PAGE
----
Instrument attached to wire - newton's laws


by cdlegendary
Tags: attached, instrument, laws, newton, wire
cdlegendary
cdlegendary is offline
#1
Feb2-10, 07:23 PM
P: 16
1. The problem statement, all variables and given/known data

A 5.10 kg instrument is hanging by a vertical wire inside a space ship that is blasting off at the surface of the earth. This ship starts from rest and reaches an altitude of 290 m in 10.0 s with constant acceleration.

a.) Draw a free-body diagram for the instrument during this time.(Assume that the space ship is accelerating upward. )

b.) Find the force that the wire exerts on the instrument.

2. Relevant equations

f=ma
v=d/t
a=v/t

3. The attempt at a solution

I already drew the FBD, and it's just 2 vectors, the tension and weight, tension upward with more magnitude, and weight downward with less magnitude than that of tension.

The part I'm having trouble is with part 2, shouldn't the tension just be the weight of the instrument attached to the wire + the force of acceleration due to the ship?

So, T = mg + ma

T = (9.8m/s^2)(5.1kg) + (2.9m/s^2)(5.1kg)

This seems to be wrong though. (I got the 2.9m/s^2 through the v = d/t and a = v/t equations.)
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Spinnor
Spinnor is offline
#2
Feb2-10, 07:42 PM
P: 1,362
Quote Quote by cdlegendary View Post
1. The problem statement, all variables and given/known data

A 5.10 kg instrument is hanging by a vertical wire inside a space ship that is blasting off at the surface of the earth. This ship starts from rest and reaches an altitude of 290 m in 10.0 s with constant acceleration.

a.) Draw a free-body diagram for the instrument during this time.(Assume that the space ship is accelerating upward. )

b.) Find the force that the wire exerts on the instrument.

2. Relevant equations

f=ma
v=d/t
a=v/t

3. The attempt at a solution

I already drew the FBD, and it's just 2 vectors, the tension and weight, tension upward with more magnitude, and weight downward with less magnitude than that of tension.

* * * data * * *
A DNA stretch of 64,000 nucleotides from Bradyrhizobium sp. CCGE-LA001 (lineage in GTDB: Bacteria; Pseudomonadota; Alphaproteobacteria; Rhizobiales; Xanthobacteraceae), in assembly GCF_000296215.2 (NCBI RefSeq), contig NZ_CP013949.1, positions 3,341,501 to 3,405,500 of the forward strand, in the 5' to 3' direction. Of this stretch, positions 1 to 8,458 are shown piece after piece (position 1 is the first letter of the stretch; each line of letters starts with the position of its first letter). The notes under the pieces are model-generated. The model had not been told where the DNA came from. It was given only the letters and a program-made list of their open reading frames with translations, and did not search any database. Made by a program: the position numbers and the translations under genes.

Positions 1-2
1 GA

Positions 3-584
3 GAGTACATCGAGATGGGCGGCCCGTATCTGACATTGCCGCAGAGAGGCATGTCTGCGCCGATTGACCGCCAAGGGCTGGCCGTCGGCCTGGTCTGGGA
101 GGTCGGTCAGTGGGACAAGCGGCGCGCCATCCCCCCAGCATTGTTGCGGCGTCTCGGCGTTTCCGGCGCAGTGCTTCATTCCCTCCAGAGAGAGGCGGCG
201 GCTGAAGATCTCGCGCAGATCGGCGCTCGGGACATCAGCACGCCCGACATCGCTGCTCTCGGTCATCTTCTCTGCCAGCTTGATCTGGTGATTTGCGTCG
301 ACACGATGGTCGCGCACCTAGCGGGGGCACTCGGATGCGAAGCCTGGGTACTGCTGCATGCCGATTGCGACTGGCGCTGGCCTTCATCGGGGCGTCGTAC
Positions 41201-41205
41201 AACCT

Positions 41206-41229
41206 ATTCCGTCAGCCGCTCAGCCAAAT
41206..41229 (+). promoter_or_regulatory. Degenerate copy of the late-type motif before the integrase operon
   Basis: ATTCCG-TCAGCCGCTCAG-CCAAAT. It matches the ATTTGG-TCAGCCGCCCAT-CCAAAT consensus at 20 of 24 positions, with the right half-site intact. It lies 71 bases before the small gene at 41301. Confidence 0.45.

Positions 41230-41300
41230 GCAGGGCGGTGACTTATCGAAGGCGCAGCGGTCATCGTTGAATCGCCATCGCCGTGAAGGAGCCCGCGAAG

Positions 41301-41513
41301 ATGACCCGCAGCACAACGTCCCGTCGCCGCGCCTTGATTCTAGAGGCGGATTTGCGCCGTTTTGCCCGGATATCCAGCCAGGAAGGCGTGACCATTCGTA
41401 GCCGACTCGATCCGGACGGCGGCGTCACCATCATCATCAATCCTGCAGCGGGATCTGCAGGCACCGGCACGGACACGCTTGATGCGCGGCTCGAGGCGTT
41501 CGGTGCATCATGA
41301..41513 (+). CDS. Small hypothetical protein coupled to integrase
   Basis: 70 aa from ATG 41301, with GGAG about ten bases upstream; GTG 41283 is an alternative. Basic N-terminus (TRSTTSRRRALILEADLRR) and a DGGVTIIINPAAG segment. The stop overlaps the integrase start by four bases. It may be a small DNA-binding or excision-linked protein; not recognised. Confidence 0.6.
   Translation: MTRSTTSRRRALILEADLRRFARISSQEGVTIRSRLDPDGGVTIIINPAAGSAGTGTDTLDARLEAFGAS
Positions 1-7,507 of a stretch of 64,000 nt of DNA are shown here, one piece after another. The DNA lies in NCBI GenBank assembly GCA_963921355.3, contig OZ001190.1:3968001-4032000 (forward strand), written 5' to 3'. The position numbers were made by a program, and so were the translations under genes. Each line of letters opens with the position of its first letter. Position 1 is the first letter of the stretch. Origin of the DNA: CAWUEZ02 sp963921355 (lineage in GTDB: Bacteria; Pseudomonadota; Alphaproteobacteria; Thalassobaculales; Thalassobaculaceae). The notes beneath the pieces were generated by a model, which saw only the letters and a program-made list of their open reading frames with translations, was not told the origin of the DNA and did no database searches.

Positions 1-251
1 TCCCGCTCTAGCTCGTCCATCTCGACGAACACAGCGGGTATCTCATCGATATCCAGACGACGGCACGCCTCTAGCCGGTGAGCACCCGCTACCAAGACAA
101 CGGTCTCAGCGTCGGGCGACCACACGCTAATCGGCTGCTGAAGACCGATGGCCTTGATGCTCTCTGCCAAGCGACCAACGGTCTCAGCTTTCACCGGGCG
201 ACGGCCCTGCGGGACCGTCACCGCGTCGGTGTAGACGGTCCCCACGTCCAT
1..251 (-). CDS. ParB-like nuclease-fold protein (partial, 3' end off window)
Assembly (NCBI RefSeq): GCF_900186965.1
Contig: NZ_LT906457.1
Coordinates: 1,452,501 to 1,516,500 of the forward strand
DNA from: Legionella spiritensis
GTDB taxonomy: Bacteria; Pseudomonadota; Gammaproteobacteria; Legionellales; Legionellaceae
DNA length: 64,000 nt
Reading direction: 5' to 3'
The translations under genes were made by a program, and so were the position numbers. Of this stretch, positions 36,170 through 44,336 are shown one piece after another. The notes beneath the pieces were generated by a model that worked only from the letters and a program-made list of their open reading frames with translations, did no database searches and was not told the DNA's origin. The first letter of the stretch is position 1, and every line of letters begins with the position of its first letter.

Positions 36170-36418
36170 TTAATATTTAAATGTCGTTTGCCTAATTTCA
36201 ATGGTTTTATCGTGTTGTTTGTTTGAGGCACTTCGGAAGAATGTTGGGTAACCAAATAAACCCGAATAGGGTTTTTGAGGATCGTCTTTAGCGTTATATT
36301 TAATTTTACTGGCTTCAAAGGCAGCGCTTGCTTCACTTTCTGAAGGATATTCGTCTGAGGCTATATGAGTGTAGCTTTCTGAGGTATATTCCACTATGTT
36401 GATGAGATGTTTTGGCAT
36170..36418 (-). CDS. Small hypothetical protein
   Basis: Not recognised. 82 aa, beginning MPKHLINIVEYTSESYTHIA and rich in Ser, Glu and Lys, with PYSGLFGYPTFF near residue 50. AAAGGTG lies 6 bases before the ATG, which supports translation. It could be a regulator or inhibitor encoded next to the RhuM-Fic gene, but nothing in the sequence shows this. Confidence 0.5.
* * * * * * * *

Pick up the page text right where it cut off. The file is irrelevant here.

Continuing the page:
The part I'm having trouble is with part 2, shouldn't the tension just be the weight of the instrument attached to the wire + the force of acceleration due to the ship?

So, T = mg + ma

T = (9.8m/s^2)(5.1kg) + (2.9m/s^2)(5.1kg)

This seems to be wrong though. (I got the 2.9m/s^2 through the v = d/t and a = v/t equations.)
v = d/t is average velocity so this is not a relevant equation.

But distance, d = a*t^2/2 for constant acceleration.

I got a = 2.4 m/s^2 not the 2.9 you got.
cdlegendary
cdlegendary is offline
#3
Feb2-10, 07:47 PM
P: 16
Quote Quote by Spinnor View Post
v = d/t is average velocity so this is not a relevant equation.

But distance, d = a*t^2/2 for constant acceleration.

I got a = 2.4 m/s^2 not the 2.9 you got.
Ah I see. I thought I could use the average velocity to get the acceleration. I guess not. Well, when I use the d = (at^2)/2 equation, I get the acceleration to be 5.8m/s^2, not 2.4. What am I doing wrong?

a = 2d/t^2 = 2(290)/(10^2)

Spinnor
Spinnor is offline
#4
Feb3-10, 06:06 AM
P: 1,362

Instrument attached to wire - newton's laws


Quote Quote by cdlegendary View Post
Ah I see. I thought I could use the average velocity to get the acceleration. I guess not. Well, when I use the d = (at^2)/2 equation, I get the acceleration to be 5.8m/s^2, not 2.4. What am I doing wrong?

a = 2d/t^2 = 2(290)/(10^2)
My mistake.


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